Early on 20 November 1979, or New Year’s Day 1400 in the Muslim calendar, hundreds of armed men from a dozen countries took over the Grand Mosque in Mecca. Their weapons had been smuggled into the complex and hidden in its subterranean vaults or within the coffins brought there by pious families for blessings upon the departed. The group’s leader, Juhayman al Uteybi, seized a microphone from the Mosque’s startled chief imam and proclaimed a shy young man called Mohammed Abdullah the returned Mahdi – the apocalyptic warrior heralding the end of days. Innocent pilgrims caught up in the chaos fled through window apertures to avoid being taken as hostages.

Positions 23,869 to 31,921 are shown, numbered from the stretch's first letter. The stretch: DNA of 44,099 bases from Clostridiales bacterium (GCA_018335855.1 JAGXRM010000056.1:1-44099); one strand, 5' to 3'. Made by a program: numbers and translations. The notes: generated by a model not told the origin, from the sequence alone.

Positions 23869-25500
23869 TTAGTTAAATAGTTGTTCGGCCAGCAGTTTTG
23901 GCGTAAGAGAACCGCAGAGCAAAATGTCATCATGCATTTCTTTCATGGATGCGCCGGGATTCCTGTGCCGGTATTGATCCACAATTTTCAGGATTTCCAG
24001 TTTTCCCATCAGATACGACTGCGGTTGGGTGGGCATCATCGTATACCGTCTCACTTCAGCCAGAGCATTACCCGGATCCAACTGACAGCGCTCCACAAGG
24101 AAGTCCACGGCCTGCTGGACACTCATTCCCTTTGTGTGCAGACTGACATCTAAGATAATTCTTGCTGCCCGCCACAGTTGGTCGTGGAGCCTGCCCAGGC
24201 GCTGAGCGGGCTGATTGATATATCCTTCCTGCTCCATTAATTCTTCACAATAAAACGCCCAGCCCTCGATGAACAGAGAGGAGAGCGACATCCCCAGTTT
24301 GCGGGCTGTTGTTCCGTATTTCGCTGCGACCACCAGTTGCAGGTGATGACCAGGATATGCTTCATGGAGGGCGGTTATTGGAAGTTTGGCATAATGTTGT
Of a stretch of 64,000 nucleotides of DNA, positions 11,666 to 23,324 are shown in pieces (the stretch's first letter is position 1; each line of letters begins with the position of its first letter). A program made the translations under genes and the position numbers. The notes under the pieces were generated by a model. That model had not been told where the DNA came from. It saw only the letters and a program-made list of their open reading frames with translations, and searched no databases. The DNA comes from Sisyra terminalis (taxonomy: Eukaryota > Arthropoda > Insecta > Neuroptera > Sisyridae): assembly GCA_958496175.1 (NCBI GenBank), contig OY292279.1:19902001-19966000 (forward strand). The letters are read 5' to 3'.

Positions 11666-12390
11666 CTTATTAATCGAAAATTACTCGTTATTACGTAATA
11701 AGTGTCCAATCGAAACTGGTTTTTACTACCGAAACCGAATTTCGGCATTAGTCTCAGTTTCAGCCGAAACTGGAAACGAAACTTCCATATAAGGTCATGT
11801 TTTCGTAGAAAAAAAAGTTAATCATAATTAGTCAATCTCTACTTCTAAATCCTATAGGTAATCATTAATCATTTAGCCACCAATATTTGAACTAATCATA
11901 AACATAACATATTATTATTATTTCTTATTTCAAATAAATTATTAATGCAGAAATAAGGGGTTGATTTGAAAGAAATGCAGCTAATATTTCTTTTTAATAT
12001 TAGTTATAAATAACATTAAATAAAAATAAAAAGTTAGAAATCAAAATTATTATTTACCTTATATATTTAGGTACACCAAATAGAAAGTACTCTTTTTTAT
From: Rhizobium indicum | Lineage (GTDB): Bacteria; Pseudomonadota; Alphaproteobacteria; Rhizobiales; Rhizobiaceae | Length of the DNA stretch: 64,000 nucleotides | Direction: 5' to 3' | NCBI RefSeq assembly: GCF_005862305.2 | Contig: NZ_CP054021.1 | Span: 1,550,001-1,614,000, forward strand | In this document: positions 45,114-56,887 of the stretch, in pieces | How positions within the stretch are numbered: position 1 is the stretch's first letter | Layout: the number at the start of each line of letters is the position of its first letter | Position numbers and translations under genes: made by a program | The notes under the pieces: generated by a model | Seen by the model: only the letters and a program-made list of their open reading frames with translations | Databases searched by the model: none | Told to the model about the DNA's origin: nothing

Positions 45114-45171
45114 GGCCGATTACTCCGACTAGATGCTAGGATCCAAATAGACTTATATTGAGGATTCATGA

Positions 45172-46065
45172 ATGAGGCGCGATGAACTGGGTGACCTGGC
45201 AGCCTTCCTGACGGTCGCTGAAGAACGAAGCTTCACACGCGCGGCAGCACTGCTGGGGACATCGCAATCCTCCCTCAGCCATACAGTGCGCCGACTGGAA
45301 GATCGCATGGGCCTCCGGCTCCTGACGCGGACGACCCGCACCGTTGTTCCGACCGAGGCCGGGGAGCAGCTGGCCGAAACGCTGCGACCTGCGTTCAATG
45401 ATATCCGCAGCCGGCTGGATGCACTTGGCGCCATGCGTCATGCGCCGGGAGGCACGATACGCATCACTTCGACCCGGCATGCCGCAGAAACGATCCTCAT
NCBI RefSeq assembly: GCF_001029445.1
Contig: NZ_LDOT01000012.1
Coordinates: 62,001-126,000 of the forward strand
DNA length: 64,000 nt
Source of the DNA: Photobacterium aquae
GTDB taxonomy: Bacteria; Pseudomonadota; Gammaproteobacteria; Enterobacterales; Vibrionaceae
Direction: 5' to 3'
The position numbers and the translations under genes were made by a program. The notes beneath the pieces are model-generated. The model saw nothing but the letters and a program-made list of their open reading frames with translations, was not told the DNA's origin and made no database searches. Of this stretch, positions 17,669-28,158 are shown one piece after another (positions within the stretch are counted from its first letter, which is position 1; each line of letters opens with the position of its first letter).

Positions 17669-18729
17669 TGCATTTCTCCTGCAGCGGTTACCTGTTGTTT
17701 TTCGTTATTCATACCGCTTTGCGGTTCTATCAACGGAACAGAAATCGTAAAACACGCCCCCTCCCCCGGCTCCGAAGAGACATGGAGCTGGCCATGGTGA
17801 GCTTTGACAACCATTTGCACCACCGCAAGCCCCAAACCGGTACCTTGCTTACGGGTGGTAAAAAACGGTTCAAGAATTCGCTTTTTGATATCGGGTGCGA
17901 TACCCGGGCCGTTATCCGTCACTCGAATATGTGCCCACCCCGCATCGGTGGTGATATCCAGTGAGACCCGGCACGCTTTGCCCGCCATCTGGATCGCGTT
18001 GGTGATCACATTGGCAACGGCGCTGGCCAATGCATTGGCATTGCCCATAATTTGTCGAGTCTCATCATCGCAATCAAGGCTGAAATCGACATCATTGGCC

Nothing in Saudi Arabia has ever been, is, or will be, straightforward. The fanatics who seized the Mosque were partly inspired by Abdelaziz Bin Baz of the new Islamic university, a conservative Wahhabi who constantly inveighed against such dangerous innovations as female newscasters and teachers. Yet Bin Baz and his